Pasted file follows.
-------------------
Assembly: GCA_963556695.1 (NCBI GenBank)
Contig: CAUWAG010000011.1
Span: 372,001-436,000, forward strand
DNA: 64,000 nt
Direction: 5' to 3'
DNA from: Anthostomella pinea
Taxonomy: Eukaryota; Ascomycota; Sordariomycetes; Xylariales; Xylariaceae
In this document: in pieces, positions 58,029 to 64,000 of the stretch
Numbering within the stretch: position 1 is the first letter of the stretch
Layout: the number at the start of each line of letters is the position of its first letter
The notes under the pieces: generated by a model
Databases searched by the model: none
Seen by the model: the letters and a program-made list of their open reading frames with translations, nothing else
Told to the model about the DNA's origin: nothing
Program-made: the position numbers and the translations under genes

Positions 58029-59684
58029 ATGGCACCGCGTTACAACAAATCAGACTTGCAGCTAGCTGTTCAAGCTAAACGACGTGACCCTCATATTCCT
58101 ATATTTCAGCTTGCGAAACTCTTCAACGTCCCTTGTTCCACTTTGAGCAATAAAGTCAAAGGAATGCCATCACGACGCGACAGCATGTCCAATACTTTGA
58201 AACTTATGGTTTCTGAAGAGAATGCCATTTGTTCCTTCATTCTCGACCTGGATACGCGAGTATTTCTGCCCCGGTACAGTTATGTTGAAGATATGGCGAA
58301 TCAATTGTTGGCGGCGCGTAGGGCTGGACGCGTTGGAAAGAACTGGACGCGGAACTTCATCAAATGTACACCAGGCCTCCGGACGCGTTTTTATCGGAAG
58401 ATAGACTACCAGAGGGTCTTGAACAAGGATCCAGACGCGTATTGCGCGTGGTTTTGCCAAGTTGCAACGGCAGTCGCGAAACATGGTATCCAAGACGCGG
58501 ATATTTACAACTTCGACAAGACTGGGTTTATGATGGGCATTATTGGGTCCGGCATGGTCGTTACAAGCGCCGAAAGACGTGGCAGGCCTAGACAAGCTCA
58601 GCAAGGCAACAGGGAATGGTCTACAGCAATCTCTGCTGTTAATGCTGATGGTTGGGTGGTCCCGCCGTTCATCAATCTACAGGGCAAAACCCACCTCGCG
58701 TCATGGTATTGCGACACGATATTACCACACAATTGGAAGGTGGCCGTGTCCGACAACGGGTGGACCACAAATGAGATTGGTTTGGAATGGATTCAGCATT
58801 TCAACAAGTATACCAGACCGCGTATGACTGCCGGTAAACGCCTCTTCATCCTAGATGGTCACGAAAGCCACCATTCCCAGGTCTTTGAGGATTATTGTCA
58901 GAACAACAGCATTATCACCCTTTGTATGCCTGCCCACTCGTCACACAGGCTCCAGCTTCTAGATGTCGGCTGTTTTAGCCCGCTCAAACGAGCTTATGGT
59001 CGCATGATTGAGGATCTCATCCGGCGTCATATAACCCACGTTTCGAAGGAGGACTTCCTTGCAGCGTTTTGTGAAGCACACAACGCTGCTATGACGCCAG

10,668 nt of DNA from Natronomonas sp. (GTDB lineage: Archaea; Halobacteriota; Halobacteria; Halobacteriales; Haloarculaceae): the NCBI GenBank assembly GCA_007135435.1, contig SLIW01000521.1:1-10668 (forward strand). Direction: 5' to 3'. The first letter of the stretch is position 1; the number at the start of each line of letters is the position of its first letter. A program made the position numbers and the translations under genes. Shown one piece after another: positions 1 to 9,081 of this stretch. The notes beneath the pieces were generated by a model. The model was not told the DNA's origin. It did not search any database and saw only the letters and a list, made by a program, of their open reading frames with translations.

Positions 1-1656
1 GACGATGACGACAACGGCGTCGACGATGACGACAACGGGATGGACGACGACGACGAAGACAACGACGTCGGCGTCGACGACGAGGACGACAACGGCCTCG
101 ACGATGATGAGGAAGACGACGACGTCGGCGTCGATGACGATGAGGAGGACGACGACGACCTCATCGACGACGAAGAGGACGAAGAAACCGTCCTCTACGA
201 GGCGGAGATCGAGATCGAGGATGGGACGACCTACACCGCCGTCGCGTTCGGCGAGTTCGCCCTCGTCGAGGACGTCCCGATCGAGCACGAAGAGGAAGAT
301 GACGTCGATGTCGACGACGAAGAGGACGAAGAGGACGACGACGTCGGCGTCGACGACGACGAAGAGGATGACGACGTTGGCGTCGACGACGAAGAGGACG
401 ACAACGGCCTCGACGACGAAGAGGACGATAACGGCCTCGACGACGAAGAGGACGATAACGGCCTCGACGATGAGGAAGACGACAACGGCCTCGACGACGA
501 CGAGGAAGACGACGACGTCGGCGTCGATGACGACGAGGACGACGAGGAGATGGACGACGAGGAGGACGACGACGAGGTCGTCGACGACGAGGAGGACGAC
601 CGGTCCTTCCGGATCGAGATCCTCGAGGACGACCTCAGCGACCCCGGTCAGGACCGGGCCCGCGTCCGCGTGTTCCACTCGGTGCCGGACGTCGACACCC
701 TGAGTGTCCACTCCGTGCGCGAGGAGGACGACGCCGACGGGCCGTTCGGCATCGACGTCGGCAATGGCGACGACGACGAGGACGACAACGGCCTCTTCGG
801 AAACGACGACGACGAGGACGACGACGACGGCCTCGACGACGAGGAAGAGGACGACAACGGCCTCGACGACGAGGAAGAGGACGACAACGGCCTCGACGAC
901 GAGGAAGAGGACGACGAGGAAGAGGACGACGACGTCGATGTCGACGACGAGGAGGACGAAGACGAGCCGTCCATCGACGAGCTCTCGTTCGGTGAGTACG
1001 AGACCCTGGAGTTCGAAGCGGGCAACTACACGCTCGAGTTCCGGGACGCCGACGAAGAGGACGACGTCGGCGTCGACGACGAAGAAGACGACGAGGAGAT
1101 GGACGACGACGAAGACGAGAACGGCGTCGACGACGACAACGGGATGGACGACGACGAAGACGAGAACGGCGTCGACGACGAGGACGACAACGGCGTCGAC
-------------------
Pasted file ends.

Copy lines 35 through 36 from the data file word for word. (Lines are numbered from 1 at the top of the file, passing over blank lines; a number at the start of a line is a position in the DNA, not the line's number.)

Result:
501 CGAGGAAGACGACGACGTCGGCGTCGATGACGACGAGGACGACGAGGAGATGGACGACGAGGAGGACGACGACGAGGTCGTCGACGACGAGGAGGACGAC
601 CGGTCCTTCCGGATCGAGATCCTCGAGGACGACCTCAGCGACCCCGGTCAGGACCGGGCCCGCGTCCGCGTGTTCCACTCGGTGCCGGACGTCGACACCC